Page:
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Below is a family biography included in The History of Darke County, Ohio published by W. H. Beers & Co. in 1880.  These biographies are valuable for genealogy research in discovering missing ancestors or filling in the details of a family tree. Family biographies often include far more information than can be found in a census record or obituary.  Details will vary with each biography but will often include the date and place of birth, parent names including mothers' maiden name, name of wife including maiden name, her parents' names, name of children (including spouses if married), former places of residence, occupation details, military service, church and social organization affiliations, and more.  There are often ancestry details included that cannot be found in any other type of genealogical record.

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WILLIAM J. BIRELEY, retired, Greenville; was born in Frederick Co., Md., in 1812; was the son of John and Barbara Bireley; John was born in the same county, and Barbara was born in Hagerstown, Md.; her maiden name was Brindle; the grandfather, John Bireley, was born in Saxony, and emigrated to this country before the Revolutionary war. The grandmother was from Wurtemburg, Germany, and also came to this country prior to the Revolutionary war. Mr. Bireley’s father came to Lancaster, Ohio, in the spring of 1822, and in the fall following came to Montgomery Co., where he lived till his death, which occurred in 1827. Mr. Bireley, the subject of this sketch, came to Darke Co. Oct. 15, 1830, and located in Greenville; he carried on the boot and shoe business for William Martin, Sr., and continued with him about five months, when he returned to his mother, in Montgomery Co., where he remained till 1833, when, on Jan. 24 of the same year, he was united in marriage with Elizabeth Martin, daughter of Christopher and Elizabeth Martin, Sr.; they were both born at Sewickley, Penn., and came to Ohio in 1814; they settled in Butler Co., and then moved to Darke Co. in 1815, and settled about five miles east of Greenville; after raising a large family of children, they moved to Greenville, where they lived and died. Mr. Bireley, in the next May after his marriage, in 1833, came back to Greenville and entered upon the manufacture of earthenware, which business he followed for twenty-eight years, doing an extensive business; he then bought a farm of 150 acres, one mile out of the corporation of Greenville; he then took his family and moved on to the farm, which was in 1851; in 1858, he sold this farm and bought another, five miles east of Greenville, upon which were several quarries of limestone, and went into the manufacture of lime, and continued at this business till January, 1880, when he rented it to Martin Smith and Emanuel Hershey for five years, receiving $400 yearly, or $2,000 for the five years; Mr. Bireley moved from the farm into Greenville in 1870, where he has since resided. Mr. Bireley is the father of ten children, seven of whom are living, viz., Henry P., Elizabeth E., William W., Barbara C., Harvey H., Wade G. and Mary R., all married and settled in life except the youngest, who is still single, and remains at home. At the commencement of the rebellion, his three oldest sons enlisted in the 44th O. V. I., and, after being out eighteen months, they went into the 8th O. V. C, and in this they served through the war till honorably discharged, and all returned safely home. Mr. Bireley was one of the pioneers, coming here when all was a wilderness, and but few houses constituted Greenville; he has lived to see the wilderness pass away, and now a flourishing town of 4,000 inhabitants occupies the spot where then all was woods and wild animals; even the citizens who lived here then have all passed away, with but few exceptions, viz., Henry Arnold and wife, Dr. I. N. Gard and wife, John Wharry, Esq., Allen La Mott and Mrs. Farrer. Mr. Bireley and wife are active members of the M. E. Church, having united in 1834. Mr. Bireley started in life upon sound principles, having resolved never to take the wine cup or waste his time and means in attending shows and theaters, which resolution he has firmly kept; he is one of the few whose life is filled up with usefulness, and whose business interests in his various undertakings have met with remarkable success, and we may trust that from his Christian life he will enter that “life beyond the vale” in due time, with the same assurance of success and happiness, unalloyed with the cares and conflicts which attend this life, and that the record he has here left upon the pages of time will be a worthy example for all future generations.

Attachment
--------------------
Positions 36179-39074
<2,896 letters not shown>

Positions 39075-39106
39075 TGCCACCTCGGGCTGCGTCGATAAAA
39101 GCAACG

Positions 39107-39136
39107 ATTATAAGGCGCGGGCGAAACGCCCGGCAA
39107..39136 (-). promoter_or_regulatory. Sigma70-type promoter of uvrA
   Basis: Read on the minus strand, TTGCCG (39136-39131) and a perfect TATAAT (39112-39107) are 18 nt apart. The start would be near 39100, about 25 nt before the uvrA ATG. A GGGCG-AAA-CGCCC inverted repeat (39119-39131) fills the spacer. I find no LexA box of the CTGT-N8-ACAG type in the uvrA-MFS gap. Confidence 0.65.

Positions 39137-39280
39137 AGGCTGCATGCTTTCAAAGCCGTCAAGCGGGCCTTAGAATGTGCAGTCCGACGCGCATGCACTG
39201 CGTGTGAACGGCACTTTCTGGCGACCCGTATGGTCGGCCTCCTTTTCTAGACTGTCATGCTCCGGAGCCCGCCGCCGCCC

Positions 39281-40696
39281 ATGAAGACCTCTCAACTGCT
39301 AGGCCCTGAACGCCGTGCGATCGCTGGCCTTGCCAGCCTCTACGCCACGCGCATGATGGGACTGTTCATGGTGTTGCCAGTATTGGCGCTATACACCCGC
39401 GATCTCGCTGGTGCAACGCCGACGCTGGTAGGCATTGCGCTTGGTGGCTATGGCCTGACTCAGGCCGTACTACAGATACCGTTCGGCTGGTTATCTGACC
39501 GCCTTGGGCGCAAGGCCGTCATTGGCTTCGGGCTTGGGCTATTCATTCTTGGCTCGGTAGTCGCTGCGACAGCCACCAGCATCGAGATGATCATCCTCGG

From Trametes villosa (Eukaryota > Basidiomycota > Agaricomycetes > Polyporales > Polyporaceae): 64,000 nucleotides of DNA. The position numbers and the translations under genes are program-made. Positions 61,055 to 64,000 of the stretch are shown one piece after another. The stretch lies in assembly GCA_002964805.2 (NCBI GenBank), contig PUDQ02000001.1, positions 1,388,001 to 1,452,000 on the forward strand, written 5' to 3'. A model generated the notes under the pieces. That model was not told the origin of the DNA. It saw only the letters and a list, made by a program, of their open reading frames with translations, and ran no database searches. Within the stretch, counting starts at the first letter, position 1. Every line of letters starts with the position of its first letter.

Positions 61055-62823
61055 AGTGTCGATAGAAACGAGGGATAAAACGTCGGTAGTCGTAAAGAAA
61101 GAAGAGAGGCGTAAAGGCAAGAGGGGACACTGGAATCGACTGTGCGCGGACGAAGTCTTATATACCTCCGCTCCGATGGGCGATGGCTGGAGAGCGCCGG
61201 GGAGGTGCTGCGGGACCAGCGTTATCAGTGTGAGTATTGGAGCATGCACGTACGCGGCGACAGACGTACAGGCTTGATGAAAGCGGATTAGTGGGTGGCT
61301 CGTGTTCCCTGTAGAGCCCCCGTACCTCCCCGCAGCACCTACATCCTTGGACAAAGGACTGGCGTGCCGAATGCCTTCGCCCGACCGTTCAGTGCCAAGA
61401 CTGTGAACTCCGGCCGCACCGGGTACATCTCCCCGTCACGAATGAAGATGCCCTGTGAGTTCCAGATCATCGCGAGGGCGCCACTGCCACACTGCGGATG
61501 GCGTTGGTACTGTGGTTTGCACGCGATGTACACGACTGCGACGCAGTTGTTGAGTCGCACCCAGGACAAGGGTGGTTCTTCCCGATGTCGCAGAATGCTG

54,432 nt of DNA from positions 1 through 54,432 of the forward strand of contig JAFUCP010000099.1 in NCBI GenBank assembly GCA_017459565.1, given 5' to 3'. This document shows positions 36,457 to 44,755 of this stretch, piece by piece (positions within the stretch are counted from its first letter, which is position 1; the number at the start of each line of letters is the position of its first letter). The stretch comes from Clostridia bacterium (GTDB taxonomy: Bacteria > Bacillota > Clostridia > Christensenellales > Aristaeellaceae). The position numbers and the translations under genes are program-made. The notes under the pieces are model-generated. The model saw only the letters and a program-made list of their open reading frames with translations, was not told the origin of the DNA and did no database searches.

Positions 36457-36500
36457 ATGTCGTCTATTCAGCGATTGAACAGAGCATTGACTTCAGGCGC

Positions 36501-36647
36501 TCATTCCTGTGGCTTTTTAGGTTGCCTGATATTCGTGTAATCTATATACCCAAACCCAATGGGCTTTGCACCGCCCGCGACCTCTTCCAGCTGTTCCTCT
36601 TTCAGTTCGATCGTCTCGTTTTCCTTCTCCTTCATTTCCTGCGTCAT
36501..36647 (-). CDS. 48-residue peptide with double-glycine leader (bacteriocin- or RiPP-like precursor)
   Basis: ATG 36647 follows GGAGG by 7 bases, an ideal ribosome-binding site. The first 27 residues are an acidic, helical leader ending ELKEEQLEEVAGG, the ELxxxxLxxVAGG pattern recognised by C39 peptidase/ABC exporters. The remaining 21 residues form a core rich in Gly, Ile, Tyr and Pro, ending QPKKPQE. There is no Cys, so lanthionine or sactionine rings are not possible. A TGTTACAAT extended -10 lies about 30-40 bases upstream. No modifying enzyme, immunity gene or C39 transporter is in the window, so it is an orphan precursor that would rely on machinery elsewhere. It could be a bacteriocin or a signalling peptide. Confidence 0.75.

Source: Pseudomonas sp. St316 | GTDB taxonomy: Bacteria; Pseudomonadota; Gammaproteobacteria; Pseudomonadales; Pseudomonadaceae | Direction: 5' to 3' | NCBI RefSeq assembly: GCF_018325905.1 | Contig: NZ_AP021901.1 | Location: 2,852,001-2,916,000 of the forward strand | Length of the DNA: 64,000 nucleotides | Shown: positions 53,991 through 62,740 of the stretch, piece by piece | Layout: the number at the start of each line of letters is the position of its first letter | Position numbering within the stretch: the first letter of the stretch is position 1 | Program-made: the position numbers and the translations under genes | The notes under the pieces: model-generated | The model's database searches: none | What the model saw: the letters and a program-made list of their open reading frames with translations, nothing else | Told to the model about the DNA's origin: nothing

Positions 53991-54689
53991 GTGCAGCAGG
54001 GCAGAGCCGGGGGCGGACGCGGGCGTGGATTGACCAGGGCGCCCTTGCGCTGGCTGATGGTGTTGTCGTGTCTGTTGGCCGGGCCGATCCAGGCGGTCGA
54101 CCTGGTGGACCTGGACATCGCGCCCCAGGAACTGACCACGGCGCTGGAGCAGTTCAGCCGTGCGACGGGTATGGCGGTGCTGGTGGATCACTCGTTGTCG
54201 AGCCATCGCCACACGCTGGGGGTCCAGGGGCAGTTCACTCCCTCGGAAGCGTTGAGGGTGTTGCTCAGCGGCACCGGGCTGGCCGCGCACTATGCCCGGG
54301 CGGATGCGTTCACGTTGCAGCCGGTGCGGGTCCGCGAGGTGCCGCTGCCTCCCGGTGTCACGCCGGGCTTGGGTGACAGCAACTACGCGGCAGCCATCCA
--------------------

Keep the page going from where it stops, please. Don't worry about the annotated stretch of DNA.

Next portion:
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This family biography is one of 659 biographies included in The History of Darke County, Ohio published in 1880 by W. H. Beers & Co.  For the complete description, click here: Darke County, Ohio History and Genealogy

View additional Darke County, Ohio family biographies here: Darke County, Ohio Biographies

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